To implement the universal voucher program that Desmond argues for, we need to rethink the way we conceive of homeownership in American culture. As I read Evicted, the work of Robert K. Merton came to mind. In 1938, Merton, one of the contenders for the title “founder of modern sociology,” published a paper titled “Social Structure and Anomie.” In the paper, Merton argues that every society has cultural goals, “a frame of aspirational references,” and institutionalized means, “permissible and required procedures for attaining these ends.”

In American society, the institutionalized means are study hard/work hard (and maybe go to church every so often), and the cultural goals are accumulate wealth and own a house. Obviously, the vast majority of Americans don’t achieve these goals and it is extremely hard to argue that the institutionalized means will actually lead them there. But that’s okay; it just makes for a nation of ritualists. Ritualism is devotion to the means without achieving the goals. These ritualists are everywhere in American society, or at least in the way we perceive our society. We romanticize a fictional poor person that takes pride that s/he never took welfare, for example, no matter how tough times were. Welfare is not one of the institutionalized means, and the ritualist prefers to stay farther away from the goal than to cross the line to non-institutionalized means.

According to City Lab, 41% of all US households are residing in a rental unit. Are these households inhabited by ritualists, trying to achieve the goal but without the means? Maybe, but Merton offers another option – they could be rebels. The rebel may or may not conform to the cultural goals and may or may not use the means. The condition for rebellion, according to Merton, is that “emancipation from the reigning standards, due to frustration or to marginalist perspectives, leads to the attempt to introduce ‘a new social order.’”

If one of the American cultural goals is homeownership, the mortgage interest tax deduction is a tool to maintain this social order. The goal’s support structure recognizes in a sense that, with only the purist version of the institutionalized means (hard work with no government assistance), the goal is out of reach. If that support system is taken away, if we shift funding from the mortgage interest tax credit to a universal housing voucher program, we must recognize that we are supporting a cultural rebellion.

It is time to call for a change in the norms and values that are at the heart of our public policy. That is not a simple task. When I think of the “American,” I think about Ron Swanson from the TV show Parks and Recreation. In one of the show’s episodes, Swanson explains America to a little girl, “Let’s get started. Life, liberty, and property. That’s John Locke. This is your lunch.” Matthew Desmond, by calling for a universal voucher program, challenges this status quo and attempts to put habitability, stability, and opportunity at the heart of our value system and not as byproducts of homeownership and hard work. He also challenges the institutionalized means by calling for an increase in the number of people achieving this new goal — a stable home — specifically through quality rental housing, with government assistance, rather than through hard work alone.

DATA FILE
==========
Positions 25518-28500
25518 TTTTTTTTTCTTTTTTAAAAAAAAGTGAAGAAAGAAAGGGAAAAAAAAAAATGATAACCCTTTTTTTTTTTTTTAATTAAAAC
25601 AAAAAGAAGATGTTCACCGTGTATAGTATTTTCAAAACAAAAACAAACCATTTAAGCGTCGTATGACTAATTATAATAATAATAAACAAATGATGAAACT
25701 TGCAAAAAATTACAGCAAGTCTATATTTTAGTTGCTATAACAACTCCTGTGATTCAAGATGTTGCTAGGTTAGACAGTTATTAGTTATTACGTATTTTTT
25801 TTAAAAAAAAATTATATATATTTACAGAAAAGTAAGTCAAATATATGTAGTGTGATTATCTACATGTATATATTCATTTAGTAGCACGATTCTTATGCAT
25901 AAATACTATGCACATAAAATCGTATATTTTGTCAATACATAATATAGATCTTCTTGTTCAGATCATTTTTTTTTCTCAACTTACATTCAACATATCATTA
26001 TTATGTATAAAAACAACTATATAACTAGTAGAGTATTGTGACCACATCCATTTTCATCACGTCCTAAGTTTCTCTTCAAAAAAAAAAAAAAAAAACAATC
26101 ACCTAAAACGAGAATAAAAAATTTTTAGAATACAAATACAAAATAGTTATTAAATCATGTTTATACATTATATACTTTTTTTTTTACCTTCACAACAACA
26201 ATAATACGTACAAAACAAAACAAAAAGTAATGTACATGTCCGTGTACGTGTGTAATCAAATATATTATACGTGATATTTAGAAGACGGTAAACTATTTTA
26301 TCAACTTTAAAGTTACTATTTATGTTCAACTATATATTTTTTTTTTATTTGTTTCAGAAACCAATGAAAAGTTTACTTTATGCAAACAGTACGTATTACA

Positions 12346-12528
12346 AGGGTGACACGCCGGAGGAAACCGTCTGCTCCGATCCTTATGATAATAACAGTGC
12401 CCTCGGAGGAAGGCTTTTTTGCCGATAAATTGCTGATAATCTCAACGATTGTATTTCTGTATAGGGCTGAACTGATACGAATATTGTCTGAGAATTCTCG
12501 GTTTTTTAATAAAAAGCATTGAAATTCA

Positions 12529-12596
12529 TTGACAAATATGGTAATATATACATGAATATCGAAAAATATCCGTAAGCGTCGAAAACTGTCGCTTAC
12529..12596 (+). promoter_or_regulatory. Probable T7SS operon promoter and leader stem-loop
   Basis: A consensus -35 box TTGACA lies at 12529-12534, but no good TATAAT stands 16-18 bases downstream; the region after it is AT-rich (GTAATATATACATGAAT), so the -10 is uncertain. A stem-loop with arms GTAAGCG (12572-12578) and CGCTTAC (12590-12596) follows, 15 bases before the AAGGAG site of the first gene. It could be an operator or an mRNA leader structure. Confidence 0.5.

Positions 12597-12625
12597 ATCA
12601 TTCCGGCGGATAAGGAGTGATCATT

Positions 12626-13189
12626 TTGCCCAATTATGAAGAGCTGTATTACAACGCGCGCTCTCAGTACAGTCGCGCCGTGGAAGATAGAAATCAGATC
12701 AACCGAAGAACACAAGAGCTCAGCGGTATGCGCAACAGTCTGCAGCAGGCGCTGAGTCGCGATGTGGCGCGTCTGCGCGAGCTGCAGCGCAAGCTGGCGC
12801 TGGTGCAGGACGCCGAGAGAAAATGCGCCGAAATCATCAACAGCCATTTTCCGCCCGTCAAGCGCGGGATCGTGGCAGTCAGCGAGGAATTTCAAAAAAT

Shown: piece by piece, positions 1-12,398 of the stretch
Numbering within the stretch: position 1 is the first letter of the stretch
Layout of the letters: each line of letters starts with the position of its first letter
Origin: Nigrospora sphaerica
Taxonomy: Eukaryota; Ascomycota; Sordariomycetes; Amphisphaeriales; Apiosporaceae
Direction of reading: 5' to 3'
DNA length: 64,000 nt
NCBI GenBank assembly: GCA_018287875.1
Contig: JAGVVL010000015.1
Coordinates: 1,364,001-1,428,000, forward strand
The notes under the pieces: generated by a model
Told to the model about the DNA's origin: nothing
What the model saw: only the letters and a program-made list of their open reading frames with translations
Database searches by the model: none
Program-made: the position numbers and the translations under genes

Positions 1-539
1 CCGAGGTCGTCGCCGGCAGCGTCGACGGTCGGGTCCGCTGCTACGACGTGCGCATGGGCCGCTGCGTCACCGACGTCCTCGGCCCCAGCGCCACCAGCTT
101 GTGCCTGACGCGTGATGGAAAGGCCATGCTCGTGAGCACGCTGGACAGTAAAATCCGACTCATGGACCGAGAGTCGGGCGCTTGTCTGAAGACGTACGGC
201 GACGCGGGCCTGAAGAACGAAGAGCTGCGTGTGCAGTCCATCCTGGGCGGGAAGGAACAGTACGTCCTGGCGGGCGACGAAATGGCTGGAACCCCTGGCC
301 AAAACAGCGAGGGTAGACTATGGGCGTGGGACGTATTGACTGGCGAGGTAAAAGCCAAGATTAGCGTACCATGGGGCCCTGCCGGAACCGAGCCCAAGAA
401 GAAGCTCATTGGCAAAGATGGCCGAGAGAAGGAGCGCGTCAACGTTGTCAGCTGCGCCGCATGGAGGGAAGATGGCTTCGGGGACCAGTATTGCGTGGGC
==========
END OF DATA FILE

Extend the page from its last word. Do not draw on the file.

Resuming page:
The United States is nation of renters that views itself as a nation of homeowners. The millions of rental households deserve to be a part of the group that achieves the American cultural goal. They deserve government support, they deserve stability, and they don’t deserve to have to break away from the American institutionalized means. We must not shy away from the size of this task. The country might not be ready to think of itself as the nation of renters that it is. The United States is undergoing a housing and eviction crisis, and as Matthew Desmond said in his talk at Penn this week, “This is not us, there is nothing American about this.” It is time for a new social order, for the rise of the renter class as more than ritualists and rebels.

Originally from Tel Aviv, Abraham Gutman is currently at the Center for Public Health Law Research at Temple University. He is an aspiring sociologist working on econometrics, race, policing, and housing. He blogs at the Huffington Post and you can follow him on Twitter.